3. Read something every single day at work related to the exam, and keep a log of what it was.
4. Use flashcards all day long.
Use flashcards as you walk across town, commute, and use the bathroom. And use them when no one is watching.
Archiflash has an excellent smartphone app, and there are several free apps that have ARE flashcards made by other people. Google “flashcard apps,” and never stop using flashcards.
5. Listen to audio.
Every day, more audio and video content gets released that’s specific to the ARE. Architect Exam Prep offers fantastic MP3’s of their study guide, and people love it. Black Spectacles has an excellent product, and YouTube is a gold mine.
6. Study consultant’s documents from projects you haven’t worked on.
Not familiar with civil, electrical, landscape, or structural drawings?!? Use the office archive of projects to look at those types of drawings and specs (from the many projects you haven’t worked on) with fresh eyes.
See how it was done on another project that was successfully executed.
Yes, reading drawings that you’re not familiar with is studying.
7. Always be on the lookout for resources around the office that’ll better help you prepare for the exam, and use them
For instance, look for as IBC, AHPP, contracts, and reference books.
8. Take advantage of free continuing education.
As you listen, always think about how whatever they are talking about applies to the health, safety, and welfare of the public. Care about that more than anything else. If you can get a product rep to buy you lunch for listening, Double Points!
9. Take your practice questions books out to lunch
Work on 2-3 questions at a time. Look up the answers as you eat lunch. Designer Hacks works extremely well on your smartphone.
Sit down and get organized. Take the time to clear your head and get centered. Write out whatever is bouncing around inside your brain.
After you feel clearer, start getting organized in your personal life, work life, and studying life—by writing the actions you need to get done that day.
11. Call in sick so you can study harder (without being distracted by your annoying day job).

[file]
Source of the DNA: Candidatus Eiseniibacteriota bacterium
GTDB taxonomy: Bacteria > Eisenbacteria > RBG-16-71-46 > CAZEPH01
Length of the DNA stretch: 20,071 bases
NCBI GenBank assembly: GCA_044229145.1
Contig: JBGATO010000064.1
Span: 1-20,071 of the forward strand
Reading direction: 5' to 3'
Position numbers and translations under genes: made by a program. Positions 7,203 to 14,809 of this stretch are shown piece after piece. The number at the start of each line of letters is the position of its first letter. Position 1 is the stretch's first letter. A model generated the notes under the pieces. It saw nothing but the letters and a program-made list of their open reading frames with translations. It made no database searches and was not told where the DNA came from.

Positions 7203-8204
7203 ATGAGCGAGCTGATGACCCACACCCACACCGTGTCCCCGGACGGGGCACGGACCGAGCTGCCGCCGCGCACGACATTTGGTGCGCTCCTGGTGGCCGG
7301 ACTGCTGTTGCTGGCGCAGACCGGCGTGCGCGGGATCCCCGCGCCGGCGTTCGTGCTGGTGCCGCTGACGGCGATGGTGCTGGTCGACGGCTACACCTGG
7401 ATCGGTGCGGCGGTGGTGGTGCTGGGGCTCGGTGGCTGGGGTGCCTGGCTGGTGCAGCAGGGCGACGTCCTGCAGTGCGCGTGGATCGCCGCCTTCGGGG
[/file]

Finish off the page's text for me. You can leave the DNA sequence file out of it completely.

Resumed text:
Tell them you have a really bad headache, which is why your phone is on airplane mode all day long. Use all your sick days to study. You’ll figure out what you need to do when you’re actually sick. You need this extra time.
12. Batch together your mindless, repetitive tasks so you can listen to audio about the ARE.
Do dumb, easy stuff (such as pumping CAD, filing, waiting in line, pocheing, organizing RFI’s or even washing dishes) all at once, so you can free your brain to study while you do it.
13. Find one person in the office to be your secret accountability partner.
Check in with them at the same time each week, and provide them the following information:
- How many hours you studied
- What you got done since last week
- What you need to accomplish this week
The best person might even be someone who knows nothing about architecture or the exams, but understands the importance of it.
14. Always look for opportunities to ask questions about your projects that’re aligned with what you’re studying.
15. When the bosses aren’t around, use the office printers to get all your notes and documents printed.
16. Regularly take the time to feel proud of yourself.
Everyday that your study it’s making you a better employee, more valuable and your getting an education that isn’t learned in school and not entirely learned through experience. Not many people who graduate architecture school do this, which is why you should be proud of yourself.
17. Find moments when how it’s done in “the real world” isn’t aligned with how it’s supposed to be done (according to the AIA contracts). Then ask why.